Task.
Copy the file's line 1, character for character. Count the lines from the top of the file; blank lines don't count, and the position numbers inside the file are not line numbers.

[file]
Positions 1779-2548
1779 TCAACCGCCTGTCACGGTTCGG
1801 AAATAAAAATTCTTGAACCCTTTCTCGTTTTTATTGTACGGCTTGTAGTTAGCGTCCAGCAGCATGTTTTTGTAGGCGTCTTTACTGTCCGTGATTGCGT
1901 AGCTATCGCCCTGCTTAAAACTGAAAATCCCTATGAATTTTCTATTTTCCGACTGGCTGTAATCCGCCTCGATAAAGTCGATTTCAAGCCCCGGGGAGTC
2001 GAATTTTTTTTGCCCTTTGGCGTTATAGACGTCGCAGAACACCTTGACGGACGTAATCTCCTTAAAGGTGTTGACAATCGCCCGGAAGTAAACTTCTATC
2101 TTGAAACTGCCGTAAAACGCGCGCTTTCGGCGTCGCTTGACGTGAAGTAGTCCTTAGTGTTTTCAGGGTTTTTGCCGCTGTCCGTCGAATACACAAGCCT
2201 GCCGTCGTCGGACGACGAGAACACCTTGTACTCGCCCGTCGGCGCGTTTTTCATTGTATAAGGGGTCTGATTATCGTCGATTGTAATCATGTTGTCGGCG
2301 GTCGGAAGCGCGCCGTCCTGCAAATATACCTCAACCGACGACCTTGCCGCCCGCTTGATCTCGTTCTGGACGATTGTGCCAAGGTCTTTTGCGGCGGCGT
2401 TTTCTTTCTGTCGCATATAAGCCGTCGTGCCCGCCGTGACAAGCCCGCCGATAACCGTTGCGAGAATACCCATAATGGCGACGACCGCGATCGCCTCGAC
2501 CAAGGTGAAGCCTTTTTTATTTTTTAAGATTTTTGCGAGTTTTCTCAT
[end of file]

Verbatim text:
Positions 1779-2548